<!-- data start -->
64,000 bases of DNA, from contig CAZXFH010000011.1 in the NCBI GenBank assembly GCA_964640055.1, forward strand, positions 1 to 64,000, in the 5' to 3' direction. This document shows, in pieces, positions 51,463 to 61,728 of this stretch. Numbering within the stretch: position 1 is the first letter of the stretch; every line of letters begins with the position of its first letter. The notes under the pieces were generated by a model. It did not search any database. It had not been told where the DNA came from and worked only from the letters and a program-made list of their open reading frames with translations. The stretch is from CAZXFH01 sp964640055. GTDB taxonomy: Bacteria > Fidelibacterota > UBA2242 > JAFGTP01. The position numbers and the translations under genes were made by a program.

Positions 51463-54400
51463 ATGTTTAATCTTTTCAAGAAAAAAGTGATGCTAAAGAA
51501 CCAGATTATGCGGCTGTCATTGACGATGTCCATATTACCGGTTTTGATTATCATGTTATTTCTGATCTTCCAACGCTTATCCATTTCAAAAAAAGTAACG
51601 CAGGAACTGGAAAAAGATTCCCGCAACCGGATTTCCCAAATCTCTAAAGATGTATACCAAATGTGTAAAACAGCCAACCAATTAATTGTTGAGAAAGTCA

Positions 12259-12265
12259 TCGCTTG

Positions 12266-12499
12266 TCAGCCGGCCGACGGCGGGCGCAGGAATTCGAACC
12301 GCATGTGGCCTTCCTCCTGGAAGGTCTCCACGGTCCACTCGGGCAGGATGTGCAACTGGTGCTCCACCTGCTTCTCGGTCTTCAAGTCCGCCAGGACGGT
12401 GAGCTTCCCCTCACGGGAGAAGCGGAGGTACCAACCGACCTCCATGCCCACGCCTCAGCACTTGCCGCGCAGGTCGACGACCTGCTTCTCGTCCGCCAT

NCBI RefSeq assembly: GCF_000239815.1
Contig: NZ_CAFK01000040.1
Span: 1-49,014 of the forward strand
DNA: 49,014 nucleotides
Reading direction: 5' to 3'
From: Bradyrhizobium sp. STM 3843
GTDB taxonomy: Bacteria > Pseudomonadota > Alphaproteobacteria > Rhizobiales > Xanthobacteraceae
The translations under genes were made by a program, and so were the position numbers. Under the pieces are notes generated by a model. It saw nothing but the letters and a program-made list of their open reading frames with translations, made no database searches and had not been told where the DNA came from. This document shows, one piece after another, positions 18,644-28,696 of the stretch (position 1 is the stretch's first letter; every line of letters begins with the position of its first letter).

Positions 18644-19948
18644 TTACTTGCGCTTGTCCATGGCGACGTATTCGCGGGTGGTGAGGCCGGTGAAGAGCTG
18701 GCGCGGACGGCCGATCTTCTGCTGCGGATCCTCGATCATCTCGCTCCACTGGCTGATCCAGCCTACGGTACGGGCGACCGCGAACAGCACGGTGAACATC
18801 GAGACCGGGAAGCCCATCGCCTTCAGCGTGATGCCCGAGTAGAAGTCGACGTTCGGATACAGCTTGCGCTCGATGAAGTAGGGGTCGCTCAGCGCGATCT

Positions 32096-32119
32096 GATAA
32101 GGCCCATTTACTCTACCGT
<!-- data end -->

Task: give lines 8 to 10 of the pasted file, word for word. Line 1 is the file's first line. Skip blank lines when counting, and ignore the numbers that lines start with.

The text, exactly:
Positions 12266-12499
12266 TCAGCCGGCCGACGGCGGGCGCAGGAATTCGAACC
12301 GCATGTGGCCTTCCTCCTGGAAGGTCTCCACGGTCCACTCGGGCAGGATGTGCAACTGGTGCTCCACCTGCTTCTCGGTCTTCAAGTCCGCCAGGACGGT